When Haley, this week's interviewee, said that to me, it hit deep. Like Haley, I came of age in a Christian church that rarely discussed homosexuality, and where my fellow congregants were tacitly accepting. Few things about my home church (besides its denomination's stance) would have caused me to question my ability to be both queer and spiritual.
And yet tacit acceptance did nothing to insulate me from the dominant message that homosexuality was wrong. Instead, the messages from other Christians came through on television and newspapers, telling me that there was something psychologically wrong with me, that I was going to Hell. Haley got the same media message, and it pushed her away from her faith community -- even though they, too, were accepting.
Haley and I aren't the only two who have observed that religious condemnation dominates the media coverage about LGBT issues. In fact, the 2012 "Missing Voices" study concludes that "the news media is largely omitting a pro-LGBT religious perspective and ignoring individuals who identify as both LGBT and religious."
These omissions are so profound that they skew the presentation of the whole subject, reframing it into a "God vs. Gays" debate.
In sharing her story, Haley took one step toward filling the void of stories from individuals who are Both.
But she has a bigger vision than that:
"We have the power as a Church to change this world and make it better in an absolutely awesome way right now. We can tell everyone in the queer community, and in fact all marginalized communities, “The point of Jesus was that you are welcome. The point of Jesus was that there is a place for you at God’s table. End of story. End of discussion.”
In short, she says we can move from tacit acceptance to active inclusion. We can speak a new truth, and make ourselves heard.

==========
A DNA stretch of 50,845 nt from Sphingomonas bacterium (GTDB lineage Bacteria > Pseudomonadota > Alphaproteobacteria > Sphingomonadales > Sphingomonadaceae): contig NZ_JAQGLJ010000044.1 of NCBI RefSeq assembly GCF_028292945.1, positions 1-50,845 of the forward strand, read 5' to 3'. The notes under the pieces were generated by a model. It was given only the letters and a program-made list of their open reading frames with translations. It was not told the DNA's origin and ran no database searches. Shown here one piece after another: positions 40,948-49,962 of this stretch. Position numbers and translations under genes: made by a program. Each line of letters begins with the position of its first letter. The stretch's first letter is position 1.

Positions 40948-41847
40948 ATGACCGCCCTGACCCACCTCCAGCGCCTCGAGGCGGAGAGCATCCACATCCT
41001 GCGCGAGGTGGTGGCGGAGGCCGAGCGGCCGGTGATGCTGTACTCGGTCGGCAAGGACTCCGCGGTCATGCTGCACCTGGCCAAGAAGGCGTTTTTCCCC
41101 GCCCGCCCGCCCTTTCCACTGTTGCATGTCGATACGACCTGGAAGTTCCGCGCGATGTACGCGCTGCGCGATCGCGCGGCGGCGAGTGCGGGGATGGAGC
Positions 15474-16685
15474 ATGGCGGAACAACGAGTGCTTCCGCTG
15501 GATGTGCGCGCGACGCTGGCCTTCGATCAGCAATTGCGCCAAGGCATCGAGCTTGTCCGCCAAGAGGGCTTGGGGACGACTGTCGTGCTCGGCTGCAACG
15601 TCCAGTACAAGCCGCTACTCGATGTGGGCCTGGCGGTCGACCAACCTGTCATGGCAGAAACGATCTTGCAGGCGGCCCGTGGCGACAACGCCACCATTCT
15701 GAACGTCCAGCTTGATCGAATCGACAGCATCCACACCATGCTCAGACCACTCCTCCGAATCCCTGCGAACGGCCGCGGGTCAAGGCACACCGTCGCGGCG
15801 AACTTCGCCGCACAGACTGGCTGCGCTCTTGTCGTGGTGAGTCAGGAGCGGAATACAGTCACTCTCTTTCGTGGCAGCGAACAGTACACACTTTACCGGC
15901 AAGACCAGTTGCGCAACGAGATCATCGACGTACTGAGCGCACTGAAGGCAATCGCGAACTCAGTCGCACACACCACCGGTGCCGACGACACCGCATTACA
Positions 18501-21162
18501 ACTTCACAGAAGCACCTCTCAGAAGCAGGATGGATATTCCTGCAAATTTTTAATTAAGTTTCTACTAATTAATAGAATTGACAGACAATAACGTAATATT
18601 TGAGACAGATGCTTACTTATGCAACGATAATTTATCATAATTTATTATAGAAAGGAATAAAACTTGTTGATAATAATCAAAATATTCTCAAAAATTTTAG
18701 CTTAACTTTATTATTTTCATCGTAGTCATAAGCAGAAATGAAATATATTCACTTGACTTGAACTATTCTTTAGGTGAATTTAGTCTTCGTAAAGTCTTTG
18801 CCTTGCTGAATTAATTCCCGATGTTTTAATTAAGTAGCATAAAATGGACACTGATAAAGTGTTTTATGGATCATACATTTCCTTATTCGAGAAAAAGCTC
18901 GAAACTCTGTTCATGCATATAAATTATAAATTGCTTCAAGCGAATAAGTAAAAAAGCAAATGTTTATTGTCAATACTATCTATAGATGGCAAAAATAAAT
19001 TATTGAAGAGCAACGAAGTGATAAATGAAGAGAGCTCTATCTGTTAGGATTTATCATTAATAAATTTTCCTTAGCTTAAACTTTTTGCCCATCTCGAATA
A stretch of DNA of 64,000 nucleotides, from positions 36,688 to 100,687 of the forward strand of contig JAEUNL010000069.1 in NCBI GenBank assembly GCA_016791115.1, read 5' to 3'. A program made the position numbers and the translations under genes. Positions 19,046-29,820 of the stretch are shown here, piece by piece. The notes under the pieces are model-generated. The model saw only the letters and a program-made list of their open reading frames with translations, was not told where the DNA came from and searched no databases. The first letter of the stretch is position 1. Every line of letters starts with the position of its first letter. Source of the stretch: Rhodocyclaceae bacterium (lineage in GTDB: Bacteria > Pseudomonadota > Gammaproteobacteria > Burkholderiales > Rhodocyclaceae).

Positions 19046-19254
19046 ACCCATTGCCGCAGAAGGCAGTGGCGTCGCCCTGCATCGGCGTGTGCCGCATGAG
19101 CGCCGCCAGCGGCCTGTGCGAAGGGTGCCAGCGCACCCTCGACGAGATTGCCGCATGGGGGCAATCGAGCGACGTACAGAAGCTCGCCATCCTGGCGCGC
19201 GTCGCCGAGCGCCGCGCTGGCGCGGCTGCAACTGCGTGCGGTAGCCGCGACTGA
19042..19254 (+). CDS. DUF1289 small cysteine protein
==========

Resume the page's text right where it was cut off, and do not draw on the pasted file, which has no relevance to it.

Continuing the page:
I can't wait to see where Haley's next steps take her on this journey!
P.S. If you haven't already read Haley's full story, click here to do so!
Today I’m happy to share the story of LMT, a queer 17-year-old who I met in Winston-Salem, N.C. She was raised in the Church of Jesus Christ of Latter Day Saints, and is preparing now to serve a Mormon mission when she turns 19. She tells her story with a presence that amazed me, and gives lots of context about LDS theology and culture, for those who may not be as familiar. I’ve posted her story online here, and I highly recommend that you listen to the audio, to hear it in her voice.
In some ways, L’s story has been a challenge for me. Like me, she is attracted to men and women, and comes from a faith tradition that says heterosexual marriage is the only appropriate avenue for her sexual expression. And yet, as she articulates them, her experience of her faith and her understanding of God’s calling in her life are very different from what I understand for myself.
As I’ve listened and re-listened to L’s story, I have felt pride, awe, sadness, discomfort, admiration, condescension and respect. The thing is, these reactions all say more about me than they do about L. To hear what L has to say, I have to stop by reacting and truly listen to her words, her experiences, and the meaning she makes from them.
My own spiritual understanding has been shaped most recently by the Quakers, who emphasize the pursuit of truth, wherever it may lead us. They encourage us to listen deeply to others, as truth is being seen and understood in different and complex ways. I hope to offer this story in that spirit, as one account of truth.